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ubit

Pretentious so called professionals

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My playing isn't really 'professional' enough for me to get away with anything resembling pretentiousness so I think I'm OK.

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[quote name='discreet' timestamp='1430580686' post='2762831']
Yes. I'd say this was definitely behind the beat, too:

http://youtu.be/ABc8ciT5QLs
[/quote]

I'm really sorry mate but to me that's ON the beat . every bass note is on a drum beat. This is, if you will excuse my pretentious term, is what I'm talking about.

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[quote name='discreet' timestamp='1430580829' post='2762834']
This may help?

http://youtu.be/GlcSuJlOwJ0
[/quote]

Ok man, I appreciate your links. This one is dead obvious. When the bass player plays behind the beat, it sounds dreadful and out of time and I'm sure jazz is the only medium where you could get away with this. To my ear, ON the beat is the ONLY way to sound completely in time. As I've said before,it has to be about feel. If you consciously play before or after the beat in most genres of music, you are going to sound like you have no clue what you are doing. Maybe it's because my background is rock and indie with a bit of traditional thrown in, which is regimental in its rules, that I stick to these rules.
The "pretentious" musicians I am talking about do not play jazz. I tend to suspect the majority of advocates of the term have a bit of emperors new clothes isms about them . I'm not trying to start an argument by any means, so forgive me if my views fly in the face of yours ;)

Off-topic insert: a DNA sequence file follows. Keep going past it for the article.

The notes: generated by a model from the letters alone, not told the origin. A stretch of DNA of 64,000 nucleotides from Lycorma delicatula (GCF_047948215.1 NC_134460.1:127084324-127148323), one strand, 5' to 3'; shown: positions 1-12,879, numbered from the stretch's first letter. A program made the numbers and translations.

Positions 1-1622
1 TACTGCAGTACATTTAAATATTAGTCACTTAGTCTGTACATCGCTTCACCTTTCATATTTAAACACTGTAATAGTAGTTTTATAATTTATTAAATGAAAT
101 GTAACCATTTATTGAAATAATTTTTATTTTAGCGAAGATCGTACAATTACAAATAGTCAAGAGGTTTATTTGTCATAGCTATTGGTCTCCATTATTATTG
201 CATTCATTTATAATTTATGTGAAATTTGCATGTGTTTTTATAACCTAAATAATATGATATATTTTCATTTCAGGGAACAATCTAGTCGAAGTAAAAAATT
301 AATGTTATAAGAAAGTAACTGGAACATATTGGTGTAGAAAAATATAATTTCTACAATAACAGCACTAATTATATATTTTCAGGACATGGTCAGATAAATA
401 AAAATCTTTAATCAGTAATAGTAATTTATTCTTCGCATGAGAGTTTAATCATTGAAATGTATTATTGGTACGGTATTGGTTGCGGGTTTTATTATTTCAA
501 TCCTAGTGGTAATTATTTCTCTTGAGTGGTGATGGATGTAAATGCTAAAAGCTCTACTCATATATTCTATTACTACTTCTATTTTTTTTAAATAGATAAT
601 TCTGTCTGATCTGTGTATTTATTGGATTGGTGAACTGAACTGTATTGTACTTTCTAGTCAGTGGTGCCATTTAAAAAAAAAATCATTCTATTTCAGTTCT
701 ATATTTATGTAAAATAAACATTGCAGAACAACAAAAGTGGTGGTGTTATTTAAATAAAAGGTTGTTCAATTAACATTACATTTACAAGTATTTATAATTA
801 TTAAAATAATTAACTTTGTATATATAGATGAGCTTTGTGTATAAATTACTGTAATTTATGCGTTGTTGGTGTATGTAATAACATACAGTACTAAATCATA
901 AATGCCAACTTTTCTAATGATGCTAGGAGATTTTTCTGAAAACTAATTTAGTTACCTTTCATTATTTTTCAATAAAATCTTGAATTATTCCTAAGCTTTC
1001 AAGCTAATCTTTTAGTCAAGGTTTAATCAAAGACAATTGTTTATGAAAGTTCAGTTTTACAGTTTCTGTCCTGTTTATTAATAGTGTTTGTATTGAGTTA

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[quote name='ubit' timestamp='1430680479' post='2763676']


Ok man, I appreciate your links. This one is dead obvious. When the bass player plays behind the beat, it sounds dreadful and out of time and I'm sure jazz is the only medium where you could get away with this. To my ear, ON the beat is the ONLY way to sound completely in time. As I've said before,it has to be about feel. If you consciously play before or after the beat in most genres of music, you are going to sound like you have no clue what you are doing. Maybe it's because my background is rock and indie with a bit of traditional thrown in, which is regimental in its rules, that I stick to these rules.
The "pretentious" musicians I am talking about do not play jazz. I tend to suspect the majority of advocates of the term have a bit of emperors new clothes isms about them . I'm not trying to start an argument by any means, so forgive me if my views fly in the face of yours ;)
[/quote]

Have a listen to Queen's Crazy Little Thing Called Love. John Deacon's Bass drives the song along.